Blogs, video emerge as tools for schools to attract students
March 22, 2007
By Melanie Brandert
Tasha Lindemann, 19, uses her blog as a way to process the daily happenings of college life ranging from roommate drama to what’s going on in her classes.
But administrators at Southeast Technical Institute, where Lindemann is a freshman, also see it as a valuable recruitment tool. Southeast Tech is one of many schools in the area that are using student blogs and other technology to recruit students through a medium they can relate to — the Internet.
Students and professors at Southeast Technical Institute, Mount Marty College, Dakota Wesleyan, Dakota State and Black Hills State universities are sharing their college experiences on blogs. Dakota Wesleyan even has its own YouTube channel, where some students have created promotional videos and others have posted personal video clips.
“We wanted to try something a little different and utilize new technology that students” use every day, said Greg McCurry, DWU marketing director. “I think it’s important to communicate with potential students in their domain.”
Most of the South Dakota schools involved started such efforts last fall, but a national shift started about two years ago as universities started to recognize the power of YouTube and related sites, said Steven Roy Goodman, an independent college admissions consultant based in Washington, D.C. In a market of 3,000 colleges with the vast majority unknown to high school students, recruiters must use any tool possible to gain a student’s attention, he said.
“Universities succeed in recruiting students when they believe the schools are hip,” Goodman said. “It’s not just parents who are making the choice. Students are voting with their feet and computer mouse.”
It’s still unclear for many of these institutions to know whether these new tactics are actually bringing students to their doorsteps. Administrators do know that technology ranks as a top priority for incoming students.
But Lindemann knows of two high school girls she works with who have told her they’ve read her blog and plan to attend Southeast.
“I was kind of like, ‘Wow, someone is actually reading it,’ ” she said. “You put all these words in cyberspace, and you never know people’s reaction and what they’re going to say. … When I first started, I didn’t know if I would like it. Now (that) I’ve been doing it, I feel I like I am making a difference.”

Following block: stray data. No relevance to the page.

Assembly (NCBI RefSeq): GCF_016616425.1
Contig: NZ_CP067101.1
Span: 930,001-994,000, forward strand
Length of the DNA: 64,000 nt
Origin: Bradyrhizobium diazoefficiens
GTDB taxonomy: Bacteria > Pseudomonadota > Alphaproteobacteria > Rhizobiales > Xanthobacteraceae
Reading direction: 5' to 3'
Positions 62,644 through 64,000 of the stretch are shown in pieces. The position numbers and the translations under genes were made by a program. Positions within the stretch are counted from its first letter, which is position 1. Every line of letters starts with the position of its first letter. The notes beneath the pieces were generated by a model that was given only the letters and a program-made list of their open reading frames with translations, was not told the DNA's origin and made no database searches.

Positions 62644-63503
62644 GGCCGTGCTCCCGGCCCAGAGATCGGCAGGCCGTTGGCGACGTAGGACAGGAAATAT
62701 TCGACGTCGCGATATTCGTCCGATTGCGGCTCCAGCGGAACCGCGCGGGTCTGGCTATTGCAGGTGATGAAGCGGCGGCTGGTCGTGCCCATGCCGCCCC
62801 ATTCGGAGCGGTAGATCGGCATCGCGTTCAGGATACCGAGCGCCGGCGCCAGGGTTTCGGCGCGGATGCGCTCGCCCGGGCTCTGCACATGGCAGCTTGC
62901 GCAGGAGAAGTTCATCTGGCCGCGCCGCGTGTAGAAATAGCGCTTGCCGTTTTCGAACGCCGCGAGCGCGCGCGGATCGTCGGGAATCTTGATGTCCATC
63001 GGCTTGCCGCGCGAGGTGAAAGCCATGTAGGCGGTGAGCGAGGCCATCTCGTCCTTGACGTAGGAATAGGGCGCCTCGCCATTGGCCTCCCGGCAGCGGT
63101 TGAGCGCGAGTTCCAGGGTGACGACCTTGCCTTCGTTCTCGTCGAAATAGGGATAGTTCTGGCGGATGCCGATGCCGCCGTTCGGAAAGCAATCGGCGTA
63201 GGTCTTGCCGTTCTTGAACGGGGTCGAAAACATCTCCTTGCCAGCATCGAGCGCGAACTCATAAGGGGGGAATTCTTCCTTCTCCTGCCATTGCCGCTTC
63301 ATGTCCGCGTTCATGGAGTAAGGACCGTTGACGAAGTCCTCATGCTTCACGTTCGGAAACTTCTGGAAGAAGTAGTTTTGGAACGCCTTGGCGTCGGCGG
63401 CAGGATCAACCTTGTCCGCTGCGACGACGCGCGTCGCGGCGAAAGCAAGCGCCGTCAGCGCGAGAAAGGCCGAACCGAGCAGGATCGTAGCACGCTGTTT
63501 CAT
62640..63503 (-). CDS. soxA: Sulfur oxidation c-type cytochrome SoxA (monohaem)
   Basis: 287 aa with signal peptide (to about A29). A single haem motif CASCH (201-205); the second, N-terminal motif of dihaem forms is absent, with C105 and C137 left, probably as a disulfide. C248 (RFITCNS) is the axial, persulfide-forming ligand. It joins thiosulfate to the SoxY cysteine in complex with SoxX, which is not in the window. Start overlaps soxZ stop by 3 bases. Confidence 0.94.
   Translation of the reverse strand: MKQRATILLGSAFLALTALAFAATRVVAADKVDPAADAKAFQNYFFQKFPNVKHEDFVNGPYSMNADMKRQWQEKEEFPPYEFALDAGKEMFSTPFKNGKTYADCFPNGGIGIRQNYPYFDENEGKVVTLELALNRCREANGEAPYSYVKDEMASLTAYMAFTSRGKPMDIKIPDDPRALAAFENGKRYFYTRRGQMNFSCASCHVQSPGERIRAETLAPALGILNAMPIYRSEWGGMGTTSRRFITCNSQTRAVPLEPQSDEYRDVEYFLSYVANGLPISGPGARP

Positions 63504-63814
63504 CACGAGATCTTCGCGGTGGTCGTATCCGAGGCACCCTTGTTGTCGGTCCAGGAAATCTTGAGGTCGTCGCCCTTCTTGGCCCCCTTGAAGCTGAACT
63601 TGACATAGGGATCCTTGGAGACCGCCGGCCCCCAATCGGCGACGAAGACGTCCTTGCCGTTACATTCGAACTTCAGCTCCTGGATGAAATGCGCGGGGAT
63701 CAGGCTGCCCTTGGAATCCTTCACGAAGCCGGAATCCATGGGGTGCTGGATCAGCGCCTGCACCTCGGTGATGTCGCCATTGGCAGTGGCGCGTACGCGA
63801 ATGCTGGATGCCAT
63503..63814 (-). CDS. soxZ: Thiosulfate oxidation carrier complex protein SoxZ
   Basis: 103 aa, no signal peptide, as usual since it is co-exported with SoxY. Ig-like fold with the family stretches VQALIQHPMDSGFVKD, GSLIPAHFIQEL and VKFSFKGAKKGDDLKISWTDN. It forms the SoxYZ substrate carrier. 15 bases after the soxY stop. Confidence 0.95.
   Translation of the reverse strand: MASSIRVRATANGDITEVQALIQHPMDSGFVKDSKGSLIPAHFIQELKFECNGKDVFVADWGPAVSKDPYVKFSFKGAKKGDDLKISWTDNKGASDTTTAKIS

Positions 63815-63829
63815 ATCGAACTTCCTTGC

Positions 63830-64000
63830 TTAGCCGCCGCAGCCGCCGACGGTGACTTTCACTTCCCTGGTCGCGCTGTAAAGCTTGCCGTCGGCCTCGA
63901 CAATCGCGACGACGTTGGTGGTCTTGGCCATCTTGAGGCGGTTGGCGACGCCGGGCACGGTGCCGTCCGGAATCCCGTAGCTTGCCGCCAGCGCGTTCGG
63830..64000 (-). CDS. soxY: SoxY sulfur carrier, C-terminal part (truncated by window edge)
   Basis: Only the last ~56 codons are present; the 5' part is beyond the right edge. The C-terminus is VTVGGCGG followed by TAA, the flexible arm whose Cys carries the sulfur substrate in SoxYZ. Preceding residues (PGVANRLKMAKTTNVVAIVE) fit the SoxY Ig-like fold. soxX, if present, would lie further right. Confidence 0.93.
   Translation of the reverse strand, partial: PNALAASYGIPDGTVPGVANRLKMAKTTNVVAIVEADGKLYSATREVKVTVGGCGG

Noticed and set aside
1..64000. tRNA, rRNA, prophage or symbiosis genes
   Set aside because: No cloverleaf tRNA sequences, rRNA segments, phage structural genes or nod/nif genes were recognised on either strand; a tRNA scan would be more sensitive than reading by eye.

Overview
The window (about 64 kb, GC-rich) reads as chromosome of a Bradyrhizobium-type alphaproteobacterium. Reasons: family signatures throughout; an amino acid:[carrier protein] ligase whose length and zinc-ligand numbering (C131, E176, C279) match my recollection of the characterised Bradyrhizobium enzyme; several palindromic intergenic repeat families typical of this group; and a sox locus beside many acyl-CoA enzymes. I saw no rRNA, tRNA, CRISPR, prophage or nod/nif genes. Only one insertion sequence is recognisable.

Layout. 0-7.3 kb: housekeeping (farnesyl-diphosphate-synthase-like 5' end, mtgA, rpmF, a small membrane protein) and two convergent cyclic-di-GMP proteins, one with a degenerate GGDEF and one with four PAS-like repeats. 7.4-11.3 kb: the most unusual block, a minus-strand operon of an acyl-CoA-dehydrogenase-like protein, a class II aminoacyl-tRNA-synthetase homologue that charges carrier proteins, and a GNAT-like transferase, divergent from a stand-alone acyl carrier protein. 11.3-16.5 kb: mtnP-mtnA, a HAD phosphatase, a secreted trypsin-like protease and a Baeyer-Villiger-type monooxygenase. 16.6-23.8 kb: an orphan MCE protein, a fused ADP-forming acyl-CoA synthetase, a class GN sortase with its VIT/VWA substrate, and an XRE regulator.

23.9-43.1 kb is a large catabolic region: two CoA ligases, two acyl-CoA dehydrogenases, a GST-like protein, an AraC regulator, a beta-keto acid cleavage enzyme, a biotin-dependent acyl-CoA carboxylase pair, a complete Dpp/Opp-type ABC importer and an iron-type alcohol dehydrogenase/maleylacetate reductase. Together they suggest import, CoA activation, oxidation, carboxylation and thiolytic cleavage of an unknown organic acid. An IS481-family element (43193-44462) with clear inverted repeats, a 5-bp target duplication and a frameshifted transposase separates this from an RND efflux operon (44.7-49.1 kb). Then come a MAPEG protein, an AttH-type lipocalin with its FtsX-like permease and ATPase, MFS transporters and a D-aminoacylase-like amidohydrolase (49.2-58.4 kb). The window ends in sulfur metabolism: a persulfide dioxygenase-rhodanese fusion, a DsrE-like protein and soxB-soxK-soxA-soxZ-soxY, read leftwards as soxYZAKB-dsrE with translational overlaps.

Goodman estimated 50 percent to 60 percent of colleges and universities are using blogs and chat rooms. Alumni interviewers are researching potential students on MySpace and Facebook. Marquette University in Wisconsin decided to make a video tour of the campus available on an iPod.
“There is no reason for them not to because it’s not that expensive,” Goodman said. “It’s a lot less expensive than mailing a 100-page brochure … all over the country.”
Southeast Technical Institute pays $1,000 a year for its Internet service provider to host the college’s blog, said Jim Rokusek, student services director. Blogs at area schools are written by professors and students and range from a log of a student’s daily life to internship experiences and descriptions of recent trips.
“For us, it’s been an experiment. We wanted to see if students would read it,” Rokusek said. “Students who visit campus said, ‘Yeah, I’ve seen it. I’ve taken a look at it.’ In that aspect, (our) goal has been met.”
Rokusek not only sees a student blog as recruiting tool, but he said it gives parents insight into college life.
At Black Hills State, live chats also give students a chance to ask questions during the admissions process, said Beth Azevedo, admissions director.
Dakota State in Madison took its online presence a step further with podcasts of faculty, staff and some students discussing their backgrounds and job duties. “We hope we give prospective students a true picture of what life is really like for individuals,” said Bruce Smith, university relations and marketing director.
Dakota Wesleyan’s YouTube channel was coordinated through the multimedia program, in part, to highlight students’ video work, McCurry said. Students were invited to create a promotional video for the university, and three were produced.
“We wanted to showcase that to prospective students as well as have current students share that with friends,” he said.
Amy Novak, DWU vice president of enrollment services, said 96 percent of college applications are being submitted online.
“Whether or not that’s a result of looking at YouTube, that’s difficult to establish,” she said.
For many of these post-secondary institutions, most won’t know the true effect until they conduct a survey at new student orientation to find out why students applied.
Brandi Tschumper, vice president for enrollment management at Mount Marty College in Yankton, which hosts several student blogs, said incoming students at Mount Marty ranked technology as being important to the college planning process in a new student survey. But personal attention from an enrollment counselor edged higher – 3.81 on a 4.0 scale.
“You’d think they like that technology, but they still like personal contact,” she said.
New technology, however, will not cause admissions offices to discard traditional methods of attracting students’ attention – direct mail, high school visits or campus tours.
“Parents still prefer high school fairs because they get to compare and contrast colleges to each other,” Goodman said.
Novak agreed. “I’m convinced the most powerful tool is the on-campus visit and students’ opportunity to meet one-on-one with a professor,” she said.